“We’re both beat to pieces. Forget my crack. If we start slandering each other, we’re licked. We’ve got to think fast.”
Stack gestured toward the great star ahead that like a bloody eye watched them come.
“Their cruisers will fan out east, west, zenith and nadir from Aldebaran. We have to go around Aldebaran’s planetary system, yet if we swing wide around their cruiser screens we’ll run into ships coming up from Aleph and Charmar.”
Mason looked at the star-blazing firmament and said, “Once past Aldebaran, the Terran frontier isn’t far. But you’re right, we can’t swing wide around their cruiser screens.”
“So we have to hit their net and try to crash through it,” said Stack.
“They’d blow us out of space,” said Mason. His jaw tightened. “There’s only one hole, one way through them.”
“There won’t be any hole,” said Stack. “From Aldebaran system out every direction, they’ll be so tight a fly couldn’t get through—
Of a sudden, looking at Mason’s drawn face, he was silent. Then in an altered voice he said, “Now I get it. One hole. Right through Aldebaran’s planetary system itself.”
“That’s it,” nodded Mason.
Stack mapped his brow, and the pilot turned and flashed a startled glance at them. Stack said,
“You know what our chances will be, at these speeds?”
“I—know we haven’t any chance at all, any other way,” said Mason. “Set it up on the computers. I’m going back to see Oliphant.”
He left the crowded control-room and went back along the narrow companionway that was the axis of the SC-1419. A Scout-class starship had barely room for its machinery and its eight men. Its whole metal fabric seemed to vibrate in every atom from the thrust of its massive drive-units, as it bolted at milli-light-speeds toward the frontier.
Mason squeezed between towering ion-drive assemblies that smelled of hot metal, and into the tiny cubby where Oliphant lay strapped in a bunk. One of the crew, young Finetti, was sitting beside him and looked up at Mason.
“He’s worse,” said Finetti. “Pulse, respiration, everything”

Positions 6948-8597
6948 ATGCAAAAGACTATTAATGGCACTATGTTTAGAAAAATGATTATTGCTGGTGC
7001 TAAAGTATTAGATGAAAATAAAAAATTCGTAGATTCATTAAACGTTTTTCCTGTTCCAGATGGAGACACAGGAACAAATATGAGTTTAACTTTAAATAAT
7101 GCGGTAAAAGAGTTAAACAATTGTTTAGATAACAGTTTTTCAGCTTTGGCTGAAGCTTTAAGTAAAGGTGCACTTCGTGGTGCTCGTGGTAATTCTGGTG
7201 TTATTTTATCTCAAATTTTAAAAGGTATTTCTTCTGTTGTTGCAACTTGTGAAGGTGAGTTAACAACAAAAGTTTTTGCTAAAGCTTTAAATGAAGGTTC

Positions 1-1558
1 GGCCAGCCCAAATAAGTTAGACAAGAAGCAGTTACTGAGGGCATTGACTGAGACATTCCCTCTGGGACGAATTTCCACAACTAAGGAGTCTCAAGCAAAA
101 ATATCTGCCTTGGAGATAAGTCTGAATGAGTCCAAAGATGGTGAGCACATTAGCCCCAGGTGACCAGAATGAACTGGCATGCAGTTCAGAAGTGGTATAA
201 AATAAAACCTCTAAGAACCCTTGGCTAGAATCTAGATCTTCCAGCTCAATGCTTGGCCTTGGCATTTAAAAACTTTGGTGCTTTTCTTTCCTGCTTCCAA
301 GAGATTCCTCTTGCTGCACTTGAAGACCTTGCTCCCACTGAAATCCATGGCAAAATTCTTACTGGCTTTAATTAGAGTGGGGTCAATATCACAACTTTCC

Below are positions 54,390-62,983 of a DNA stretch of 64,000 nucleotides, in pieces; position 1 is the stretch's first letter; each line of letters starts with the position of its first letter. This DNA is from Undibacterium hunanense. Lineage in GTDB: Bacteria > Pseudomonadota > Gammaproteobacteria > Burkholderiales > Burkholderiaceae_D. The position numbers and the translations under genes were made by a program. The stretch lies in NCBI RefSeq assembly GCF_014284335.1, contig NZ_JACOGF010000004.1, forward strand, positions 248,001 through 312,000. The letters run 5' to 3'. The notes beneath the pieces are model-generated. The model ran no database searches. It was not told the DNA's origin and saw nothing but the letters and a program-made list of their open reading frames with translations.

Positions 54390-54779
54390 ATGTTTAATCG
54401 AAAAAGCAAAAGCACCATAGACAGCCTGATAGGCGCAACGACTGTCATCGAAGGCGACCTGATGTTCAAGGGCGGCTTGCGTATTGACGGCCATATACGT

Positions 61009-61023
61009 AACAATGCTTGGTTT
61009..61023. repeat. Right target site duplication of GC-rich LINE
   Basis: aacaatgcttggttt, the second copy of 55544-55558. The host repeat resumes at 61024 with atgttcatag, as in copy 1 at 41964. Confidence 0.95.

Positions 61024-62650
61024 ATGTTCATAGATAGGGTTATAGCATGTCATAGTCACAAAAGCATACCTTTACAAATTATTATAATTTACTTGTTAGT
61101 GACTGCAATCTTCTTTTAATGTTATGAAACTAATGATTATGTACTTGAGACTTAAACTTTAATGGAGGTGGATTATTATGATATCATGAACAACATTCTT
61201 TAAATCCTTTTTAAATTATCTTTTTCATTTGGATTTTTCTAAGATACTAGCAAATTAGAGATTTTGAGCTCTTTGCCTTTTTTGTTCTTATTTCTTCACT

“He hasn’t come to?”
“Not for a minute, ever since we picked him up,” said Finetti. He added, “I wish I could do more for him. I’m not a medic, just a spacer with six-months first-aid training.”
“You’re doing fine,” said Mason. He bent down over the bunk.
“Oliphant,” he said.
The man in the bunk did not answer. His thin face was gray and immobile, the eyes shut. There was only a faint rise and fall of the mass of bandages that swathed his whole torso.
He was a small man. But to Mason, he loomed gigantic. For Oliphant, his friend and superior, had done a thing no man in all the history of Terran Intelligence had done before. He had gone right into the throne-world of the Orionid Empire, deep in the Pleiades, in search of a secret, and he had come away again.
He hadn’t had to do it. He was high enough in the service to give the job to Mason or anyone else. But the peace of the galaxy was an uneasy one, with only the weight and power of the Terran Empire keeping the jealous star-kings from each other’s threats. And when the rumor had come from Orion, Oliphant himself had gone in to learn the truth.
A rumor, a whisper, filtering by devious channels across the void. The whisper had said that Janissar, King-Sovereign of Orion, was a happy man. That he was reaching toward a power, a weapon, a something, that would make Orion supreme. If he got it, if he used it to enlarge his empire; the peace of the galaxy would be torn to shreds. It might be only a baseless rumor. Oliphant had gone in to find out.


The Last of the Star Kings can be purchased from Futures Past Editions; the other two novels in the Star Kings trilogy can be found there as well as many more retro-future classics of science fiction.